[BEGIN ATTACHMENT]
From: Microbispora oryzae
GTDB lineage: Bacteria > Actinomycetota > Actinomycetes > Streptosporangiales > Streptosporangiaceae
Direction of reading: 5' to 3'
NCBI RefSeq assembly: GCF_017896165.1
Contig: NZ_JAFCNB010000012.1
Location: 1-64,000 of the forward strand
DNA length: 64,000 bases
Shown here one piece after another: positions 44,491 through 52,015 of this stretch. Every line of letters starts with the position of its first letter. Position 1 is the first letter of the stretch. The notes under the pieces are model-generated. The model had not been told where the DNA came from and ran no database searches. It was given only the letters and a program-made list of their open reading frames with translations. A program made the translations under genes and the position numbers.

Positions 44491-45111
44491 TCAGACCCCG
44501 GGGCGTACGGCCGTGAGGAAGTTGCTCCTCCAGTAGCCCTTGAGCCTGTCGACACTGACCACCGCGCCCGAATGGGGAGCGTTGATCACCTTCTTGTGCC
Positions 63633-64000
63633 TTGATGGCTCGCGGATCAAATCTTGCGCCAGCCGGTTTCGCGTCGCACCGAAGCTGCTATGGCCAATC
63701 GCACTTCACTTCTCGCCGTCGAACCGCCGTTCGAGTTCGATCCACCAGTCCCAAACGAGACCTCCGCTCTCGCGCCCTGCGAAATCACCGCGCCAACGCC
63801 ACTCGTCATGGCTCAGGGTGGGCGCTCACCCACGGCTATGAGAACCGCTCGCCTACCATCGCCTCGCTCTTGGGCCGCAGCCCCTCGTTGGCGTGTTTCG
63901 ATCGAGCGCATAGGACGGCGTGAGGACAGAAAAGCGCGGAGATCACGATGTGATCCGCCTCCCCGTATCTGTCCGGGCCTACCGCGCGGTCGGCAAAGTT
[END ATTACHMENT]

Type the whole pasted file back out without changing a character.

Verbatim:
From: Microbispora oryzae
GTDB lineage: Bacteria > Actinomycetota > Actinomycetes > Streptosporangiales > Streptosporangiaceae
Direction of reading: 5' to 3'
NCBI RefSeq assembly: GCF_017896165.1
Contig: NZ_JAFCNB010000012.1
Location: 1-64,000 of the forward strand
DNA length: 64,000 bases
Shown here one piece after another: positions 44,491 through 52,015 of this stretch. Every line of letters starts with the position of its first letter. Position 1 is the first letter of the stretch. The notes under the pieces are model-generated. The model had not been told where the DNA came from and ran no database searches. It was given only the letters and a program-made list of their open reading frames with translations. A program made the translations under genes and the position numbers.

Positions 44491-45111
44491 TCAGACCCCG
44501 GGGCGTACGGCCGTGAGGAAGTTGCTCCTCCAGTAGCCCTTGAGCCTGTCGACACTGACCACCGCGCCCGAATGGGGAGCGTTGATCACCTTCTTGTGCC
Positions 63633-64000
63633 TTGATGGCTCGCGGATCAAATCTTGCGCCAGCCGGTTTCGCGTCGCACCGAAGCTGCTATGGCCAATC
63701 GCACTTCACTTCTCGCCGTCGAACCGCCGTTCGAGTTCGATCCACCAGTCCCAAACGAGACCTCCGCTCTCGCGCCCTGCGAAATCACCGCGCCAACGCC
63801 ACTCGTCATGGCTCAGGGTGGGCGCTCACCCACGGCTATGAGAACCGCTCGCCTACCATCGCCTCGCTCTTGGGCCGCAGCCCCTCGTTGGCGTGTTTCG
63901 ATCGAGCGCATAGGACGGCGTGAGGACAGAAAAGCGCGGAGATCACGATGTGATCCGCCTCCCCGTATCTGTCCGGGCCTACCGCGCGGTCGGCAAAGTT